This is why you should visit Gran Canaria
With 2700 hours of sunshine each year, temperatures that rarely dip below 20 degrees and enough beaches to keep you busy for the entire duration of your stay, it’s not difficult to see why Gran Canaria is such a popular holiday destination. And whether you’re after a luxury spa break or a fun-filled family adventure, there are now options available to cater to your every need.
Here are our favourite reasons to visit.
The island is a continent in miniature
It’s hardly a surprise that around 40% of Gran Canaria’s dramatically different landscape is protected by UNESCO Biosphere Reserve. Head to the north of the island, and you’ll wind your way along spectacular mountain passes, skirt around the caldera (a volcanic crater), and hike through the interior of the island’s subtropical forests. Be sure to check out Roque Nublo, an eerie rock formation at the centre of the island. Its name, which translates as “Cloud Rock”, refers to the mist that often hides it from sight.
Head south and the scenery quickly changes. Gran Canaria’s coastline is dotted with numerous sandy beaches, but it’s at the southern tip of the island where you’ll find the famous rolling dunes of Maspalomas. This sun-drenched, Sahara-like landscape is not only the largest Blue Flag beach on the island, it’s also a protected nature reserve. It’s a large area, too, meaning that even during the busy summer months, you’ll still find a spot on the sand. To see the full spectacle of the dunes, stay until sunset and watch them change colour from a warm gold to a burning ochre.
It’s committed to conserving its biodiversity
Stroll along Las Palmas de Gran Canaria’s marina and you’ll find yourself outside the island’s newest attraction – the sleek Poema del Mar aquarium. Opened in December, 2017, Poema del Mar houses more than 2000 species under its roof, from electric eels to turtles, and jellyfish to sharks. You’ll even find an olm, an aquatic salamander known as the “human fish” – the first time one has been exhibited in an aquarium.
And it’s not just the marine life that’s impressive. Poema de Mar’s different zones include jungle flora and fauna connected via rope bridges, plus a deep-sea exhibition behind the world’s largest curved window. And at night, the modern exterior is illuminated with silhouettes of bull sharks.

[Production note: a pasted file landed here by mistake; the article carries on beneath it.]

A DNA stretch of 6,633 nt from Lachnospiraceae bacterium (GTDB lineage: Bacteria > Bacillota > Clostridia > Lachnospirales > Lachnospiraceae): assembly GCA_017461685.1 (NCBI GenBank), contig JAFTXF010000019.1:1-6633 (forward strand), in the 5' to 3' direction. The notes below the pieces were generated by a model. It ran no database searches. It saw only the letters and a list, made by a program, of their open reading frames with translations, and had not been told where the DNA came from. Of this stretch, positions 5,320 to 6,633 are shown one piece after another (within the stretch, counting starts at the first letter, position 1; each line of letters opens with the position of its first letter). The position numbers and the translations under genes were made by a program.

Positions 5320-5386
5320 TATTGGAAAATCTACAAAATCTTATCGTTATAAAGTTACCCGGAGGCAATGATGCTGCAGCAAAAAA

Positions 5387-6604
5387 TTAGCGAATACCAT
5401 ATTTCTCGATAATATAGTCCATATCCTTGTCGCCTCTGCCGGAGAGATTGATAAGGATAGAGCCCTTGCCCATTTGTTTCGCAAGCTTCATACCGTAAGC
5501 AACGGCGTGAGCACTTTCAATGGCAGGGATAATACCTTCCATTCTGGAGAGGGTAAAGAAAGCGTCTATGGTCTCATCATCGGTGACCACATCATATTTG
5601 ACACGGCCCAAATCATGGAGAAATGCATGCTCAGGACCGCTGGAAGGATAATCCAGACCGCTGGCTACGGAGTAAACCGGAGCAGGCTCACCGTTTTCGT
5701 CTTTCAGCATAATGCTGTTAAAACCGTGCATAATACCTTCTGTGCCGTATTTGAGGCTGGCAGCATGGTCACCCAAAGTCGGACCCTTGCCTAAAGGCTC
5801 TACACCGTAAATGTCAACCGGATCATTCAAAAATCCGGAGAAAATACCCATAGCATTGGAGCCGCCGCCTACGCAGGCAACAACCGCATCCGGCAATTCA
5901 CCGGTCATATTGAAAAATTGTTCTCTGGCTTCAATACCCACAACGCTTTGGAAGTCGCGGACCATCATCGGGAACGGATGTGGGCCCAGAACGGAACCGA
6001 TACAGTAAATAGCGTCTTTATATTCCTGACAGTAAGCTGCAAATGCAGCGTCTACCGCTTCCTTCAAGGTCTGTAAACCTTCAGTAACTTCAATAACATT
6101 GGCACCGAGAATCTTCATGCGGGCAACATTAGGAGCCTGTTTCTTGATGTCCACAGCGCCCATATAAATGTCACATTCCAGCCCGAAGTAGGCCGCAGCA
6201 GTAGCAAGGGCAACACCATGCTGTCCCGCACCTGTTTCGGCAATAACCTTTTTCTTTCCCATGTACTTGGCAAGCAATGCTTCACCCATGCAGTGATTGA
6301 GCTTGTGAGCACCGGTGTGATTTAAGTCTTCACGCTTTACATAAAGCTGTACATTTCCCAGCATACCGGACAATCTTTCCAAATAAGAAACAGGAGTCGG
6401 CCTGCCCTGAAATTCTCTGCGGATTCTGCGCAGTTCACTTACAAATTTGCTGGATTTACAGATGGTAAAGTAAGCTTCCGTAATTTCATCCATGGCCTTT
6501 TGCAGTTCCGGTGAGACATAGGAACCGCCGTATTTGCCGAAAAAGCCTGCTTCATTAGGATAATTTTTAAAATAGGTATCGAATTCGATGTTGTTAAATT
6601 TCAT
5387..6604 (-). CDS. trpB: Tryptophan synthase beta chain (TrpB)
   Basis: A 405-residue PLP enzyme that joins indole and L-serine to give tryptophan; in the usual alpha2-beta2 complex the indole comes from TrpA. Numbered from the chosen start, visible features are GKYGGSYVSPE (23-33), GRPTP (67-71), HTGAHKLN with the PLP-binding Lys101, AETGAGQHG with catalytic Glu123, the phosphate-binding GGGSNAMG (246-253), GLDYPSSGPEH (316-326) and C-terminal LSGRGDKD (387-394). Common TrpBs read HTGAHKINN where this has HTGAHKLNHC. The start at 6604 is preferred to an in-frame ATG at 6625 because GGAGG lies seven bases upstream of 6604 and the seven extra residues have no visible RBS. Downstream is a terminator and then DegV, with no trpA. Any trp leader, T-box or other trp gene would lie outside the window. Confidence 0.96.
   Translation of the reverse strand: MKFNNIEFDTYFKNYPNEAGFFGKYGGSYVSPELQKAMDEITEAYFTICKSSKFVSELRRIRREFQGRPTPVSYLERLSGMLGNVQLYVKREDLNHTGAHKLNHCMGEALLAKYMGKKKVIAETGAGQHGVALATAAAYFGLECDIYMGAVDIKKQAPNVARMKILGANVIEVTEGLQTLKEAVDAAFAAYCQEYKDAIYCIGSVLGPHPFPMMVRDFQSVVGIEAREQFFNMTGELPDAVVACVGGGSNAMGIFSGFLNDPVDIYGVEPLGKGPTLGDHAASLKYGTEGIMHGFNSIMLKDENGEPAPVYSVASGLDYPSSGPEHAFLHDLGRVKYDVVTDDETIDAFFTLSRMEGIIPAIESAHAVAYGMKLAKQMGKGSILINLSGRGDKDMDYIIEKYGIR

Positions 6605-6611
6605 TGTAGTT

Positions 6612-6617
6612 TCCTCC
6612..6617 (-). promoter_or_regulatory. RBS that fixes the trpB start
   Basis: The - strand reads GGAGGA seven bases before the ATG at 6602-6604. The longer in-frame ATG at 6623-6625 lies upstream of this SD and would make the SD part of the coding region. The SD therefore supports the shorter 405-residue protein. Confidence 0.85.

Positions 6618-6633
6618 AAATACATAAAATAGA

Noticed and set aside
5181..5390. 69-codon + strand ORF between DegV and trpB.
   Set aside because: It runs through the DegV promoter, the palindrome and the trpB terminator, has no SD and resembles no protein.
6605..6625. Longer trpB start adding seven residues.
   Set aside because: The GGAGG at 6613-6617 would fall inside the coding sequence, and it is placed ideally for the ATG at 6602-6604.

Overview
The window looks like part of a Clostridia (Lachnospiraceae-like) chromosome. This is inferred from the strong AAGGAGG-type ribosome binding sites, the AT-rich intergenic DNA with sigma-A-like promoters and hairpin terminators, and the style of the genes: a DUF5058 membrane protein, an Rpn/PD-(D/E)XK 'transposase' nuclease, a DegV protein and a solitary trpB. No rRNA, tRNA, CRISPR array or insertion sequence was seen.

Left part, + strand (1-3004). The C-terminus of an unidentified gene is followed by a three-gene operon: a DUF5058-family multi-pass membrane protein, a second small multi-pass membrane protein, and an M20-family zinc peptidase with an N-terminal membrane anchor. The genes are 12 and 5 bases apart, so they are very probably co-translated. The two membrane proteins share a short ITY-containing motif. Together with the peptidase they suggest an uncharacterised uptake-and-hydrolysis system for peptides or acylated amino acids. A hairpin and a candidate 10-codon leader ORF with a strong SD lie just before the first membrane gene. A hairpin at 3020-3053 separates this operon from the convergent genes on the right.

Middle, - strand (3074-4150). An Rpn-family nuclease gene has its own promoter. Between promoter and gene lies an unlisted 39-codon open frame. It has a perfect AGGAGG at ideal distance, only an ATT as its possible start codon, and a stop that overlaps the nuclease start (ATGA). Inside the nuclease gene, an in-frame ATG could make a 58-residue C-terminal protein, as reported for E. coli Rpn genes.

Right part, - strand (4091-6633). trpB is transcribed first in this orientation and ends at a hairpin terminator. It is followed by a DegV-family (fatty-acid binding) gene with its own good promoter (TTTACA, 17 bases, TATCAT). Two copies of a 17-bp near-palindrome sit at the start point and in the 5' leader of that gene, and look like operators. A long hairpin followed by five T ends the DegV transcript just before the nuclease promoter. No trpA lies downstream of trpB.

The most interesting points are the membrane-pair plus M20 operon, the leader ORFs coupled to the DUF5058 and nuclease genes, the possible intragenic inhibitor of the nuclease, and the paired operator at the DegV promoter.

But there’s also important work happening behind the scenes in conjunction with the Loro Parque Fundación, which carries out numerous research, education and conservation projects to help protect marine habitats and preserve the Atlantic’s most threatened species.
You can feast on local produce
Juicy cherry tomatoes, ripe papayas and large sea breams plucked straight from the sea – your plate will be packed full of colour and flavour thanks to the year-round balmy climate, which makes for perfect growing conditions. Typical dishes include watercress soup, papas arrugadas (small potatoes boiled in their jackets), cheese using goat or sheep’s milk, and bienmesabe — a sticky honey almond sauce that’s often served on ice cream.
Wash your meal down with a glass of Canarian red or white wine. Factoid alert: the Canary Island chain claims some of the world’s oldest vines as its isolated location protected the crops from the aphid blight that destroyed the many of mainland Europe’s vineyards in the 1800s. And don’t forget to finish your feast with a glass of local honey rum — a speciality of the island.
Only your trainers are required for adventure
Granted, Gran Canaria’s annual average temperature of 24 degrees allows for some rather splendid sun worshipping, but it also provides excellent conditions for a whole host of outdoor activities – think of the island as your personal open-air gym and ocean-sized swimming pool. Start the day with yoga on the beach, followed by a late breakfast, and then hit the waves for an afternoon of surfing or kayaking. Looking for something a little more competitive? There are numerous events throughout the year to test your skills and fitness, including the annual marathon, The North Face Transgrancanaria – a 128-kilometre-long race across the island on foot — and the Challenge Mogán Triathlon.
You can step back in time… and across continents
Given its location, it’s unsurprising that Gran Canaria’s architecture has Spanish and African influences. Wander the cobbled streets of 16th-century villages such as sleepy Ingenio, and the old town of Las Palmas de Gran Canaria, and you’ll happen upon pastel-hued houses that take you straight back to the colonial era. Our top picks are Las Palmas de Gran Canaria’s public plaza, Vergueta, where you’ll find the ornate House of Christopher Columbus – reputedly once the home of this famous explorer – and the Church of San Juan Bautista in Arucas, not far from the capital.
And don’t be surprised if the wooden balconies and open public squares transport you across the Atlantic to South America – countries like Cuba and Venezuela were heavily populated by Canary settlers and so many of their towns display a similar style.